PHOTOS: Old Money And Tech Money Go Head-To-Head On San Francisco's Billionaire's Row

When the 1906 San Francisco earthquake and fire wiped the city’s slate clean, the wealthy stood around the burned rubble of their Nob Hill homes and took a cool, hard look at San Francisco Bay.

The best view in the city was in Pacific Heights, and with that swathe of real estate now up for grabs the big money built there and settled in.

Through the Great Depression and both World Wars, the residents of Pacific Heights built mansions in an ex-frontier town that now sell for nearly $3,280 per square foot.

Today’s buyers, however, have given this slice of San Francisco the name “Billionaire’s Row.” And those billionaires include a lot of tech names mingling with San Fran’s “Old Money” crowd.

In the 1870s, the highest hills overlooking San Francisco Bay were filled with laborers enjoying a building boom in America's tenth largest city -- thousands of miles beyond the frontier.

Source: ZPub

The building boom of the 1870s, however, was just a shadow of the rebuilding that took place after the the 1906 'quake.

In the years after 1906, many of Nob Hill's wealthy residents moved to Pacific Heights and changed it from a place of plain homes built for about $US1,000 on small lots, to a place like this:

Source: StreetAdvisor

Pacific Heights has been an elite enclave of old-monied families ever since.

Source: Vanity Fair

Until recently.

Pacific Heights today is also home to the new-money titans of the tech boom.

Pacific Heights not only possesses a better zip code than the rest of San Francisco ...

The hilltop is also blessed with a mild micro-climate that is said to be clearer than other areas of the city.

The neighbourhood seems so affluent and homogeneous that some call Pacific Heights, 'Specific Whites.'

(Pacific Heights is in fact nearly 84 per cent white.)

Source: Area Vibes

And its residents are very wealthy. Pacific Heights is the most expensive neighbourhood in the United States.

The median price for a single family home here is $US10,250,000.

There's a reason this area is more commonly called 'Billionaire's Row.'

Fifty-six billionaires live in the Bay Area. Twenty live in San Francisco and many of those people live in Pacific Heights.

The San Francisco Chronicle says Pacific Heights is 'populated by impossibly groomed and outfitted locals who seem capable of strolling through a windstorm without having a hair get out of place.'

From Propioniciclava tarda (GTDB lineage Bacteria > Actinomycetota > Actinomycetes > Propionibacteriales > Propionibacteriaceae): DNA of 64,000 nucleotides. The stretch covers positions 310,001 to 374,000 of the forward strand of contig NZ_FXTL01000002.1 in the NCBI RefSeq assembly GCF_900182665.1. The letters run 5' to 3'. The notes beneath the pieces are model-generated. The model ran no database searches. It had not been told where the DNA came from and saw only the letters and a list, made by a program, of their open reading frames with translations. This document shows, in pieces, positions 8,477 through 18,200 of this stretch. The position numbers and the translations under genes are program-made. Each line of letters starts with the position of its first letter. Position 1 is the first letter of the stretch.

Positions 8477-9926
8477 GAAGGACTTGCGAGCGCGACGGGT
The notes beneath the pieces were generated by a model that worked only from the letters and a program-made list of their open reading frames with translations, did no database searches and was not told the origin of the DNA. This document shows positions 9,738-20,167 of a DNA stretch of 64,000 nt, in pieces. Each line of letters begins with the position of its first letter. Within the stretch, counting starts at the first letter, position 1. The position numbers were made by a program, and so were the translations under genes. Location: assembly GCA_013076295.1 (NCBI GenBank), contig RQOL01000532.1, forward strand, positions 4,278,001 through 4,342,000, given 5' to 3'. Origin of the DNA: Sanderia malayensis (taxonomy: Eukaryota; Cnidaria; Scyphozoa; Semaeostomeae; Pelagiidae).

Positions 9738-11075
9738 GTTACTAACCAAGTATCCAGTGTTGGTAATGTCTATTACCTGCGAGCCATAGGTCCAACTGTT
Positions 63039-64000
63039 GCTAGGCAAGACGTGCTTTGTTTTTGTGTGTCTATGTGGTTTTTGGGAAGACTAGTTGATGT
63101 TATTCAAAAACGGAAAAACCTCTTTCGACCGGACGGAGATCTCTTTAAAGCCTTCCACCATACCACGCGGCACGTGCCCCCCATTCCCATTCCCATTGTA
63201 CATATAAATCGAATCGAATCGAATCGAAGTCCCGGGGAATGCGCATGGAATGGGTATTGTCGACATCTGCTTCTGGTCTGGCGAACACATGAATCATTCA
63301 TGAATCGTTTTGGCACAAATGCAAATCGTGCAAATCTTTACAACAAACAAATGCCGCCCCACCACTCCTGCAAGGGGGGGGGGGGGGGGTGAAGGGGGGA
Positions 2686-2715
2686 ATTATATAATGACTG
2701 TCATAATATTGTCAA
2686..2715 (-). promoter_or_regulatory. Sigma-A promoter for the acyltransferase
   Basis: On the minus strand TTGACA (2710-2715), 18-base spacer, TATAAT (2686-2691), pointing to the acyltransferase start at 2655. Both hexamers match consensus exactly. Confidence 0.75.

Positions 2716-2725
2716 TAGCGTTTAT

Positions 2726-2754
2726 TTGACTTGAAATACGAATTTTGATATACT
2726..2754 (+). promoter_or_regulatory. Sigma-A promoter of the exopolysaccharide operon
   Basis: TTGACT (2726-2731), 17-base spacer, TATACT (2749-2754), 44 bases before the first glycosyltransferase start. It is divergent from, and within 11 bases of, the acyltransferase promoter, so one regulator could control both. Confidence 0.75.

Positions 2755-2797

This house at 2724 Pacific belongs to the former chairman of the Pacific Stock Exchange.

Source: Curbed

Pacific Exchange was founded in 1882 and was one of the more august San Francisco institutions for generations.

The house is for sale at $US30 million. We rang the buzzer, and hoped for a brief tour.

Unfortunately the owners were in Europe and the household manager regretfully declined our request.

With the rear of the house overlooking San Francisco Bay, there wasn't a bad view to be had from the property.

A stone's throw away from the former stock exchange chairman's home, Oracle founder Larry Ellison lives in this $US40 million home.

San Francisco society's grande dame Denise Hill told Vanity Fair that her new tech neighbours are: '(O)ne-dimensional and can only talk about one thing. I'm used to brilliant men in my life who leave their work, and they have many other interests. New people eventually will learn how to live. When they learn how to live, I would love to meet them.'

Source: Vanity Fair

Hale makes an exception for Marissa Mayer, who was once rumoured to be buying this house. (The rumour turned out to be false.) 'Marissa is something which I like. Marissa has a handsome husband, in love, beautifully dressed, a lady. I don't go for this slob culture ...'

Tech money is reshaping the face of this exclusive community.

And the new folks on the block are settling in nicely.

NOW WATCH: Tech Insider videos

Want to read a more in-depth view on the trends influencing Australian business and the global economy? BI / Research is designed to help executives and industry leaders understand the major challenges and opportunities for industry, technology, strategy and the economy in the future. Sign up for free at research.businessinsider.com.au.